Clearly, we couldn't call this wine ""Rose of ..."", so we casually kicked around a few ideas. One name that sticks with me is ""Rose de Sangre Fresca"" because its fun to say and translates (in a somewhat macabre way) into ""Rose of Fresh Blood"", tying into the winemaking technique. Ultimately, we decided to simply identify the wine as ""Rose"". It's elegant if you ponder the word a bit and let it linger ...
“What’s in a name? That which we call a rose
By any other name would smell as sweet.”
Veraison ! Right now is an exciting time in the vineyard. Some of the grapes are going through that magical metmorphosis called veraison, when the berries begin to soften up and change colors. The white grapes transform from tart, bright green pellets into soft luscious golden grapes and the red grapes drift through every shade imaginable between lime green and deep purple. It is really amazing to watch. When I figure out how to post pictures on the blog, I'll be sure to include a picture of a cluster mid-veraison.
As different varietals all have their own timelines, they go through veraison at different times. As of today, our Pinot Noir is about 40-50% through, the Chardonnay about 50-60% through and the Syrah roughly 10-15% through. For me, putting a percentage on veraison is really a peripheral observation, made mostly by walking through the blocks and taking a broadview of the clusters and getting a sens of about how many berries on the cluster have turned color. A little easier to see with the red grapes. With the whites, it takes a little squeezing to see if the cluster is softening up.
Today we were removing leafs and pulling excess shoots to expose the fruit to more clusters. Just like mowing your lawn, you can smell the vegetation as it gets cut from the vine - in this case, like fresh cut grass and bell peppers.
The vibe picks up when the berries start turning color, and the guys in the field and in the cellar are definitely buzzin' with harvest around the corner ...
I taste wine nearly every day. My typical regime is to have our lab tech, Mark, pull and prepare the samples in the morning and I'll taste through various wines each morning between about 10:00-12:00. In terms of winemaking, it is one of my most cherished rituals and pleasurable responsibilities.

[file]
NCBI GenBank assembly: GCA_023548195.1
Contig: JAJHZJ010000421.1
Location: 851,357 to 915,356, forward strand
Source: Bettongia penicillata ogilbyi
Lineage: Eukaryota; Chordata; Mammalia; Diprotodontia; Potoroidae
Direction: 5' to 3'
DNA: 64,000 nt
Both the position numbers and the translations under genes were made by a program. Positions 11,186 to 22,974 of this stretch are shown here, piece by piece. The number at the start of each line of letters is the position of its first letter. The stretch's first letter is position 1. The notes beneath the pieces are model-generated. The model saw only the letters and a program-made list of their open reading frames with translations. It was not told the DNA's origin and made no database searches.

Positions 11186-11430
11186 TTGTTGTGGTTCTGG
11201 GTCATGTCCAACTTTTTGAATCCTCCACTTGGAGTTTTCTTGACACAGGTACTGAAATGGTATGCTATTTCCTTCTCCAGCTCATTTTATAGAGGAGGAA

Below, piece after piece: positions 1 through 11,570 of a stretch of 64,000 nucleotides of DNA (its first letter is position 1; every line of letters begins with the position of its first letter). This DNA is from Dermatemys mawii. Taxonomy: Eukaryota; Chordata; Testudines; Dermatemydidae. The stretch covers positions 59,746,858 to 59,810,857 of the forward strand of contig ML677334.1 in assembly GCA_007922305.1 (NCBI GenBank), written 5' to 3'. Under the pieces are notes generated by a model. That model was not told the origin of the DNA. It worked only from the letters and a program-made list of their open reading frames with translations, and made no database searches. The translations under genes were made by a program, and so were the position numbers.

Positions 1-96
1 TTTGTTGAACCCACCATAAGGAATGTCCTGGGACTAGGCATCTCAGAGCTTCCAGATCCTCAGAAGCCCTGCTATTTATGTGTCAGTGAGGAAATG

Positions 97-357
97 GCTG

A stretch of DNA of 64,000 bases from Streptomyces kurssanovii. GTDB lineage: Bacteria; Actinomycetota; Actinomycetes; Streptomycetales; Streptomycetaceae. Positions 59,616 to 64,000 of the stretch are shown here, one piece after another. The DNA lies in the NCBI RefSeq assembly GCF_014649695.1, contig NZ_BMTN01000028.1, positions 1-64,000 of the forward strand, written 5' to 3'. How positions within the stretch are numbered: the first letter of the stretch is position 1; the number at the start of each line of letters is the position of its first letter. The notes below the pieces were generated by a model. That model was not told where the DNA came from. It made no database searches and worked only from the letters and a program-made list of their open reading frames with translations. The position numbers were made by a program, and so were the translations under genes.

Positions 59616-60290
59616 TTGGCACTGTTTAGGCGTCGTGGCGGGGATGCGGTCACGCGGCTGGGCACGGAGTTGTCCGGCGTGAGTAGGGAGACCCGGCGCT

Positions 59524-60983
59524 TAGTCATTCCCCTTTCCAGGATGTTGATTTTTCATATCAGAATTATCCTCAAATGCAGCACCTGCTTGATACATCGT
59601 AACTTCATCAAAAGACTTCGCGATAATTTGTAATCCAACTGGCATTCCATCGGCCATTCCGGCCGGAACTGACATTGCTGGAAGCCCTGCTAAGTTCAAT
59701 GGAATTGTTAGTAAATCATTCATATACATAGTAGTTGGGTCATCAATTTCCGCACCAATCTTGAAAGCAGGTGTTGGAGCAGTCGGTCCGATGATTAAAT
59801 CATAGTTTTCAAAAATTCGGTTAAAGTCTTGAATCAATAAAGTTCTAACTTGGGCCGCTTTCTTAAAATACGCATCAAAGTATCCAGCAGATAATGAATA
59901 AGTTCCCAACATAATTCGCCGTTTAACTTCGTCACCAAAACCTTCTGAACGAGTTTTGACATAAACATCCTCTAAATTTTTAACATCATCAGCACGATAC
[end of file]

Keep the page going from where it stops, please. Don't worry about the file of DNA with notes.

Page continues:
It's not unusual for me to get lost in glasses of wine during these tastings. It's that moment when you close your eyes, the world goes silent and you take in the full experience of the wine as a canvas drenched in vibrant colors and musical notes raining down from the heavens. It's that moment when the wine sings to you in a voice so beautiful that the lyrics don't matter. It's that moment when a wine is a field of wildflowers, or a dusty box of fresh cherries, or a sweet fragrant kiss from your true love.
I love getting lost in wines. It's the indescribable thrill and ultimately the reason we work so hard in the field and cellar to craft the wines we do. It's the climax.
While allowing yourself the luxury of getting lost in a wine is perhaps the purest route to enjoyment, it doesn't ultimately lend itself to responsible cellar management. As a counterbalance, I also keep extremely detailed tasting notes and rankings of all my tastings - lot by lot - and diligently have these entered into the computer for future reference, both long and short term. In my humble opinion, a winemaker must simultaneously be his own most enthusiastic supporter and also his own bluntest critic. The former trait will encourage and compel him to try new paths in seeking his ideal wine - the latter trait will keep him true to his vision and let him know when he's drifted down the wrong path.